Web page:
Mostly associated with climate change, coral reefs are one of the most threatened ecosystems of the planet, currently dying at record rates across the world. But while the rising temperatures are affecting them, they are just one part of the story.
Researchers at Florida Atlantic University’s Harbor Branch Oceanographic Institute worked with 30 years of data from Looe Key Reef in the lower Florida Keys and discovered that coral bleaching isn’t happening just because of global warming but also from human pollution.
Improperly treated sewage and agricultural run-off have flowed for many years into the ocean waters of Florida, causing an increase in the nitrogen levels and lowering the reef’s temperature threshold for bleaching, according to a study published in the journal Marine Biology.
“Our results provide compelling evidence that nitrogen loading from the Florida Keys and greater Everglades ecosystem caused by humans, rather than warming temperatures, is the primary driver of coral reef degradation at Looe Key Sanctuary Preservation Area during our long-term study,” said Brian Lapointe, study senior author.
This has led to a steep decline in coral cover in the region, going from nearly 33 percent in 1984 to just six percent in 2008.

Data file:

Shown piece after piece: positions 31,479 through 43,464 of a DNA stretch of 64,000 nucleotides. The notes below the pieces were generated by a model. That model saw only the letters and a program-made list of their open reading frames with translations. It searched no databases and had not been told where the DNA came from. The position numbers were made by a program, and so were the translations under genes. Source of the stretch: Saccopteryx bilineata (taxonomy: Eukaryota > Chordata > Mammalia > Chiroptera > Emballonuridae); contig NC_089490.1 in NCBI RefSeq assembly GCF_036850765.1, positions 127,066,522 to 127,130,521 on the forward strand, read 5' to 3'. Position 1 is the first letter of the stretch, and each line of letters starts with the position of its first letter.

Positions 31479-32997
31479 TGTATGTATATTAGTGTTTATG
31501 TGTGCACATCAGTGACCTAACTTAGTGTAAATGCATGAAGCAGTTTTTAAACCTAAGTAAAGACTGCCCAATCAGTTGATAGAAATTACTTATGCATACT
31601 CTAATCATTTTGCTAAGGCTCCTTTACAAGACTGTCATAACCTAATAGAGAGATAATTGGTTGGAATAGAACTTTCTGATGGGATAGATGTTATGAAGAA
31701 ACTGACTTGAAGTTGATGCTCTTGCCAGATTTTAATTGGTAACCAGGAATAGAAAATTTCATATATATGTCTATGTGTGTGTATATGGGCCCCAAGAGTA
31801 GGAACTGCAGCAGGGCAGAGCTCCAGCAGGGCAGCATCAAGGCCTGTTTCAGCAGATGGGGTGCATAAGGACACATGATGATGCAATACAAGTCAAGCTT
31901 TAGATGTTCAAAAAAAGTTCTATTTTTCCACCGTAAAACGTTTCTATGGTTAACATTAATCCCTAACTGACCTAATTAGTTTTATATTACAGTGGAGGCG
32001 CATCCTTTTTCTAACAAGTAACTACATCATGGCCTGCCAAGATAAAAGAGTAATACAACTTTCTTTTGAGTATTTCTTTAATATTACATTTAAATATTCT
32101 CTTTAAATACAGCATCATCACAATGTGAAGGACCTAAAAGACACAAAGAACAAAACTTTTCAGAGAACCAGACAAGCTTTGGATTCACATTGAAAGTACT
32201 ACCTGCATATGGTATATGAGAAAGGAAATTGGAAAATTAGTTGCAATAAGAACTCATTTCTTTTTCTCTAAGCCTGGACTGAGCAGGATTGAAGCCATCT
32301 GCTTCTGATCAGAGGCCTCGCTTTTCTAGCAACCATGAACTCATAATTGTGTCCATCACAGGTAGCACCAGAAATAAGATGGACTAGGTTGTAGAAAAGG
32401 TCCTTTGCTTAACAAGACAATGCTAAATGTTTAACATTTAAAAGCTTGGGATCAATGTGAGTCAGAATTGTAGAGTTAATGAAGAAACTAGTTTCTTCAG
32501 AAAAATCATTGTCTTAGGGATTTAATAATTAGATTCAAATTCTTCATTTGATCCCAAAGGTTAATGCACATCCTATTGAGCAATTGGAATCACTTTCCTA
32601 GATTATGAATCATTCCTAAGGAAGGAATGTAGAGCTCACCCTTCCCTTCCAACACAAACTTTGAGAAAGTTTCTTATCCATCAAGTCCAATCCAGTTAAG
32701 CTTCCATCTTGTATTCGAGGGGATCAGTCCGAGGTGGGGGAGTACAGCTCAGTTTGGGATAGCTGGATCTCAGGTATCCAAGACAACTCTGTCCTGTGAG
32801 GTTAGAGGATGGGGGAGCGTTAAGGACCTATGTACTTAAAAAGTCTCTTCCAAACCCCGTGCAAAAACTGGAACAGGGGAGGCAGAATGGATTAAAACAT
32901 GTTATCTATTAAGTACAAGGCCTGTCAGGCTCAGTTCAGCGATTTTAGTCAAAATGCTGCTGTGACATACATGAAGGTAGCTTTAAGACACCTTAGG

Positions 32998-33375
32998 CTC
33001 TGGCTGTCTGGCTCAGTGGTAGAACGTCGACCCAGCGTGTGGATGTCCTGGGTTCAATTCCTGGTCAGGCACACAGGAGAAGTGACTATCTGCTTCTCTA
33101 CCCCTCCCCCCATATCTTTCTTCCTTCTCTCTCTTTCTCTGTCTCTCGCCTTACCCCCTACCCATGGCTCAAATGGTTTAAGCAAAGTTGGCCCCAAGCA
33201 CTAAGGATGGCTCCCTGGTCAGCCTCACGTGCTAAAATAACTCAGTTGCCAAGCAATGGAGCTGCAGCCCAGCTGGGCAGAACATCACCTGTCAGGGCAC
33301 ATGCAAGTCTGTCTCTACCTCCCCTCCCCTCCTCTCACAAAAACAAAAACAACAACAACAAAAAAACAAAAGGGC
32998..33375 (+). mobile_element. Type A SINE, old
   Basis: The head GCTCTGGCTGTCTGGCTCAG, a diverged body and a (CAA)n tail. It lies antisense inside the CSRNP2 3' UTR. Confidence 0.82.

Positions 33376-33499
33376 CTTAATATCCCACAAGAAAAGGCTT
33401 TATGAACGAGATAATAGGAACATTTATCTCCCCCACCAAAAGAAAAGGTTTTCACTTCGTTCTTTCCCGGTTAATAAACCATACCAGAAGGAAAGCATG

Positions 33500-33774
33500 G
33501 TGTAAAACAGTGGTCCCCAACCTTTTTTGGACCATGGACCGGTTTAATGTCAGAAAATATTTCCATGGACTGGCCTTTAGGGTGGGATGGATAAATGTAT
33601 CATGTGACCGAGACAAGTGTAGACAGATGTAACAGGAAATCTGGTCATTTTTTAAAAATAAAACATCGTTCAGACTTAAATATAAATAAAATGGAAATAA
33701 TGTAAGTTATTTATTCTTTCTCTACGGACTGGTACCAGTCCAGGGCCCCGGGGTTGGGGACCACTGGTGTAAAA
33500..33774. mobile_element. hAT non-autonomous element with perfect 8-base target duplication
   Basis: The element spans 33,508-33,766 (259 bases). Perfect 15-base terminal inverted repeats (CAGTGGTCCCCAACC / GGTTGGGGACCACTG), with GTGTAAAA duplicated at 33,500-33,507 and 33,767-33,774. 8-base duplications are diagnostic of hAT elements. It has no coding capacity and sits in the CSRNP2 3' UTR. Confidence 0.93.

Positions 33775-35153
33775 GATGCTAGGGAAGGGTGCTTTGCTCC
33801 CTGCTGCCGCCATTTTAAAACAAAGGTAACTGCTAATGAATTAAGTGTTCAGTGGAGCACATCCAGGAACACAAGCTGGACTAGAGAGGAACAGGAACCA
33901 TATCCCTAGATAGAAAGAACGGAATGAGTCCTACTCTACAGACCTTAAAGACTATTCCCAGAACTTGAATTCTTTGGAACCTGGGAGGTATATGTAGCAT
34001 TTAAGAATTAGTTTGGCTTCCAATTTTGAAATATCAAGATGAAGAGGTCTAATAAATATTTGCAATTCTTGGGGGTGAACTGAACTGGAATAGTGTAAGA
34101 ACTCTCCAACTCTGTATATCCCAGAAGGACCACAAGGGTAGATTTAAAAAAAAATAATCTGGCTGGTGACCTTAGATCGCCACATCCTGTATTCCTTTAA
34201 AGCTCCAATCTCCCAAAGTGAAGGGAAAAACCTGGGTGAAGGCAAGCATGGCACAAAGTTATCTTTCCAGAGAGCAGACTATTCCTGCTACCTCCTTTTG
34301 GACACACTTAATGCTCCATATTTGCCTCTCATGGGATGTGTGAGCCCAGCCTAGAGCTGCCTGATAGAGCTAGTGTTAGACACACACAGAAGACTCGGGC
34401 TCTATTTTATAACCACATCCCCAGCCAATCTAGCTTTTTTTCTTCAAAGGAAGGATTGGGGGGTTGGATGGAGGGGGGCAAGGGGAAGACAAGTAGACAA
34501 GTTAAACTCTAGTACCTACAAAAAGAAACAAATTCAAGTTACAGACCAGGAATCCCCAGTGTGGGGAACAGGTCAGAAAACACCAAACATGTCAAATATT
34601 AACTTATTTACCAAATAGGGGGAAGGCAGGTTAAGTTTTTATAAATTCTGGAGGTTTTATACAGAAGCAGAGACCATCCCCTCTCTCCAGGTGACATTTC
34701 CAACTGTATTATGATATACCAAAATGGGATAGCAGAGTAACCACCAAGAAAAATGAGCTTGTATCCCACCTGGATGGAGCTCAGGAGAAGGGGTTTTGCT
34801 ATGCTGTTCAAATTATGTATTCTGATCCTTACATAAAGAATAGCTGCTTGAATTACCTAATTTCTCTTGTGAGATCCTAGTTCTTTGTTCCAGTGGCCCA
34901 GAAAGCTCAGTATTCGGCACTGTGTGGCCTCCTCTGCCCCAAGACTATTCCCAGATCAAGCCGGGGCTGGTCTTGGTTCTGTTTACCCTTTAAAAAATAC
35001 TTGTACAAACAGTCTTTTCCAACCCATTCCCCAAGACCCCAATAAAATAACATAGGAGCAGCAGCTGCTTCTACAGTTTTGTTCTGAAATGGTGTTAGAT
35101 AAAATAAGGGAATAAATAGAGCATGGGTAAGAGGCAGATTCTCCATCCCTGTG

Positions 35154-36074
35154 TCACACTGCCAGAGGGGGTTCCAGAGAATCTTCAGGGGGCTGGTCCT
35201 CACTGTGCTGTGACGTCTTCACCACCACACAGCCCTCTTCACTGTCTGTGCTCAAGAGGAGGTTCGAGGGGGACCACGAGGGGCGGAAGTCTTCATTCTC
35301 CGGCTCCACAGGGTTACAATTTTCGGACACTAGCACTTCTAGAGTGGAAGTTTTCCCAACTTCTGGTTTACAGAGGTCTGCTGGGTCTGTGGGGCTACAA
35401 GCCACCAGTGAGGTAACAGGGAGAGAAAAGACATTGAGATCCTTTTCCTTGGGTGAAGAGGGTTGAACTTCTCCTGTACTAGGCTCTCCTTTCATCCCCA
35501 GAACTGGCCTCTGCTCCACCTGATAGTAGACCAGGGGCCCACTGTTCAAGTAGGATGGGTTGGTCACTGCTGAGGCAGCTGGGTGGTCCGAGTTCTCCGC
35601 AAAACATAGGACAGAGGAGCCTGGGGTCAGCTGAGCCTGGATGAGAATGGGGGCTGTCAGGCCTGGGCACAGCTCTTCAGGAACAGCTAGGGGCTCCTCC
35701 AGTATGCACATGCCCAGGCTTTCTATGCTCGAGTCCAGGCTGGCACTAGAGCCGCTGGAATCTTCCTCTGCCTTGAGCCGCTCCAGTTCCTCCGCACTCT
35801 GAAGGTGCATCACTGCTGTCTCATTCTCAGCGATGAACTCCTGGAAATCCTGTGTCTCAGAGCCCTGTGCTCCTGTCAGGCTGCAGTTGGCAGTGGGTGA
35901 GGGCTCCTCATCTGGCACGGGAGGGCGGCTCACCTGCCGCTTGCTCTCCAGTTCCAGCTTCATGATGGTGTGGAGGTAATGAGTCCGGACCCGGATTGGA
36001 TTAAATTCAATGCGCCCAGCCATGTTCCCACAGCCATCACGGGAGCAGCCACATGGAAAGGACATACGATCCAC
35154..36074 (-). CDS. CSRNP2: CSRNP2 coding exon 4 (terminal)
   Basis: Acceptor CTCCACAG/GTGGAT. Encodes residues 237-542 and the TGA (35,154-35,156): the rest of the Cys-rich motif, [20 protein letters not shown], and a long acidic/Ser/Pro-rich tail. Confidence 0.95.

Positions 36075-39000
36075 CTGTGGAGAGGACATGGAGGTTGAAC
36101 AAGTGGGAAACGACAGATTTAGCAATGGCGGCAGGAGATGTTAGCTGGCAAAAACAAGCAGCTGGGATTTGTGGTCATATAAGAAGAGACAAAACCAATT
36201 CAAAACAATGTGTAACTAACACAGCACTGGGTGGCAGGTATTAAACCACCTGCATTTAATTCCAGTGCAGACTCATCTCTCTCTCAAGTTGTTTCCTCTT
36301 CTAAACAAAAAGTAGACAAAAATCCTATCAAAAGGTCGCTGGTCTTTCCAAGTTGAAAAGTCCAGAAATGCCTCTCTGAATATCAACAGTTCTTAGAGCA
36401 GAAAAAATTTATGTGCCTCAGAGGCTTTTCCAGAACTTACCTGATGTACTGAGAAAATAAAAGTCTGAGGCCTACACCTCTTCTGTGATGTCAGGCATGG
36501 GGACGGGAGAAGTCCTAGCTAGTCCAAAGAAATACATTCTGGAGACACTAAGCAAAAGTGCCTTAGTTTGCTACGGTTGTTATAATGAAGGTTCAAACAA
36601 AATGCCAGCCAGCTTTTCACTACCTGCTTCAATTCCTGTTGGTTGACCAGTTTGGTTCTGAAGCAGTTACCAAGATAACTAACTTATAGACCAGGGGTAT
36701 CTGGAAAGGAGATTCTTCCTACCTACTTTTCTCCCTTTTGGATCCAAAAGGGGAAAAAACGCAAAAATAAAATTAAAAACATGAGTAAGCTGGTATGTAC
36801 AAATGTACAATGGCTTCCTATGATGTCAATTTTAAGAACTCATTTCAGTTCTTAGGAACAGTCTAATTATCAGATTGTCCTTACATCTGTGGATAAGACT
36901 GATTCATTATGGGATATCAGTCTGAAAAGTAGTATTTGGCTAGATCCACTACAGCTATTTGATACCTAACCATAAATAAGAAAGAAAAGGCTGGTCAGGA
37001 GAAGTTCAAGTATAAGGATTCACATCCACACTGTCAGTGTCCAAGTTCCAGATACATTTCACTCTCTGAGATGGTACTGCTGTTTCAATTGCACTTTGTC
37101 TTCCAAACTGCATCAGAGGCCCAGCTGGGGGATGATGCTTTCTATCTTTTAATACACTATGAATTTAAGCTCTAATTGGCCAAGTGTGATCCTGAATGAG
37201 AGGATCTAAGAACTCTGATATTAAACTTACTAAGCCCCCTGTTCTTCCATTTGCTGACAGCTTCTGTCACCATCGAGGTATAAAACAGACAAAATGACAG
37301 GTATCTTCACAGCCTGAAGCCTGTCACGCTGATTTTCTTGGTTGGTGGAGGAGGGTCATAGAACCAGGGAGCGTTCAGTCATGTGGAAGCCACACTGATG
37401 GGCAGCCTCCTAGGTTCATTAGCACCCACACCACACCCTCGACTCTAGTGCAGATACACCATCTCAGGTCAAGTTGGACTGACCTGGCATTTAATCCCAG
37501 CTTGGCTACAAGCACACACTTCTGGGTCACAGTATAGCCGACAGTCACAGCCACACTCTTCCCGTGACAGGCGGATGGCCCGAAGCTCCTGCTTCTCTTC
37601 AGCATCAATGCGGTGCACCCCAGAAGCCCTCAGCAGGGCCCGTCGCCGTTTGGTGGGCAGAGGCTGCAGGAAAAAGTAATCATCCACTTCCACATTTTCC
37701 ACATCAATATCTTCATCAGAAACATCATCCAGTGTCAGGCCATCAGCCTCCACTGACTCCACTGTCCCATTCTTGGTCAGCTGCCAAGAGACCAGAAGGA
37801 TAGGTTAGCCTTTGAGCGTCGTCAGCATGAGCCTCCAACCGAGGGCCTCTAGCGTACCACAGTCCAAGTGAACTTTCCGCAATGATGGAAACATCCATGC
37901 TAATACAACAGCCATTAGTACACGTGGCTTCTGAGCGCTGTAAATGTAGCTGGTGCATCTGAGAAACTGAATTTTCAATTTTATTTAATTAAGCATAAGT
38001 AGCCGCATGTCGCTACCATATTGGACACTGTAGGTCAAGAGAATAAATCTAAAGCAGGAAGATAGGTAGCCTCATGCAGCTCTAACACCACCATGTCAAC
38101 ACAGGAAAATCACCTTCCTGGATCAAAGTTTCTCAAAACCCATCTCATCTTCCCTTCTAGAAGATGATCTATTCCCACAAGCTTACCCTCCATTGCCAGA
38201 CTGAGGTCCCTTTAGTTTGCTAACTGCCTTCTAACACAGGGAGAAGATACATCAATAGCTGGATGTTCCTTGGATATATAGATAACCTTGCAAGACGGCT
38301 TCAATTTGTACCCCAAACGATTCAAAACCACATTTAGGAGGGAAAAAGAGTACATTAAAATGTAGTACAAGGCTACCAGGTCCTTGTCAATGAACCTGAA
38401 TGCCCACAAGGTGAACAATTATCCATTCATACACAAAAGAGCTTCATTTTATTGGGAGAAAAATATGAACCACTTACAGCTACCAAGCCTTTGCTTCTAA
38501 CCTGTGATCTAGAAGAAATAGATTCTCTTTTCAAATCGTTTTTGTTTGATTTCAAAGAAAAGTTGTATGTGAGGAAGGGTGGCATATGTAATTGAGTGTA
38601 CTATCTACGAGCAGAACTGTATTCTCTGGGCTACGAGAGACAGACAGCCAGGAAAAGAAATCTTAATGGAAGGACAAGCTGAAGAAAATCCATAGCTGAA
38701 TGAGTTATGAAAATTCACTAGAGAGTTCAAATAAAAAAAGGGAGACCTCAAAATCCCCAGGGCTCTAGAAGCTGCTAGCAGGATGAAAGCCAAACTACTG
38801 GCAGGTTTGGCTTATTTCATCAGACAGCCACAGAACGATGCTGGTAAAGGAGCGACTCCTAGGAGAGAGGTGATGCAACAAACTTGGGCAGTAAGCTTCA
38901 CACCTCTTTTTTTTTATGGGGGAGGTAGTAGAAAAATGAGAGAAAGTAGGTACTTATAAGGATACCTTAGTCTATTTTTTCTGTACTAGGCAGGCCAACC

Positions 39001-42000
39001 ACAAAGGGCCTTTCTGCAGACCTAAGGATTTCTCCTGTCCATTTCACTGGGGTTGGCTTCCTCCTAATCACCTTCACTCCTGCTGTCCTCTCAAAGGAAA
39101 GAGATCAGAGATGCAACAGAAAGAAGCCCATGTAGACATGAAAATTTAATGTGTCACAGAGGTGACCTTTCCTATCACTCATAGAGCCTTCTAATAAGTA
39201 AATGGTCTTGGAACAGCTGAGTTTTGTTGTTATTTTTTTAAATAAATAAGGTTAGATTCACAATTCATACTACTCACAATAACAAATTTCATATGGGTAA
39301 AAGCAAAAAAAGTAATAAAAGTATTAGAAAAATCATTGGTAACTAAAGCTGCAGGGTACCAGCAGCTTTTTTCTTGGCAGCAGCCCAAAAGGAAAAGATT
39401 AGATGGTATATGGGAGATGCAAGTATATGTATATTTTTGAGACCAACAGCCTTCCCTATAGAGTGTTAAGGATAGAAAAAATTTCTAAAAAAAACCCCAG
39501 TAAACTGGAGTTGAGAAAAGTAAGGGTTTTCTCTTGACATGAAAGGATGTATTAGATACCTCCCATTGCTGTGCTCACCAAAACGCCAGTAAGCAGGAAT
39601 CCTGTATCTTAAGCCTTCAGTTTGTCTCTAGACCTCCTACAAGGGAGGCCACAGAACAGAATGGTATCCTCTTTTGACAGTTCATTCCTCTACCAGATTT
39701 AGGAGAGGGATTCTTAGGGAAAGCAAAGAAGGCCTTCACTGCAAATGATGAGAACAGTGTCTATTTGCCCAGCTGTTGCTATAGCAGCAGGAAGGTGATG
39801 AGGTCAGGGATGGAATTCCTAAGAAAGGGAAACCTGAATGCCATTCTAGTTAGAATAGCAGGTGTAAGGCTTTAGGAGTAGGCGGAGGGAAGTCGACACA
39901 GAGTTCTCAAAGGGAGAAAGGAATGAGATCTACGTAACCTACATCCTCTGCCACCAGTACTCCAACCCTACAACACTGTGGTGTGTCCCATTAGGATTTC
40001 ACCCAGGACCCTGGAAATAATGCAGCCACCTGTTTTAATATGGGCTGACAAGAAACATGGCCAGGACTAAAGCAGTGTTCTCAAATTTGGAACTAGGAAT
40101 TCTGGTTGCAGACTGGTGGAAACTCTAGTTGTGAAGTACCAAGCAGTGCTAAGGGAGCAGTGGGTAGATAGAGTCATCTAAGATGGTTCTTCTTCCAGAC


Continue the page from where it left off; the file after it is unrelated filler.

The researchers discovered that three bleaching events that occurred during that period only happened after heavy rainfall and increased land-based runoff. This means that if the amount of local pollution is reduced, the damage to coral reefs could be reduced.
An excess of nitrogen feeds blooms of algae that block out the light, also causing an imbalance of nutrients in the water that affects the coral’s life cycle. This leads to the corals being starved of phosphorus, making them unhealthy and susceptible to diseases, ultimately causing coral bleaching.
“Anthropogenic nutrient loading from local sources in the Florida Keys and regionally from the greater Everglades ecosystem is interacting with a changing climate to create conditions unfavorable for living coral,” the study reads.
Previous studies have also shown that between 1992 and 1996 – when Florida’s freshwater flows were directed south — there was a 404% increase in coral diseases throughout the Florida Keys National Marine Sanctuary (FKNMS), which also sits downstream from the Everglades.
The findings in Florida shows that actions taken by residents can have an impact on the health of coral reefs. The authors claimed better sewage and storm-water management can reduce nitrogen pollution, plus a better management of fertilizers used on lawns.
Coral reefs are considered the ocean’s most diverse and complex ecosystems, supporting 25% of all marine life, including 800 species of reef-building corals and more than one million animal and plant species.
A 2011 study by Burke said that 60% of coral reefs around the world are already seriously damaged by processes such as overfishing and coral bleaching. Rising ocean temperatures are also a massive issue for corals. It’s currently estimated that 75% of reefs are threatened.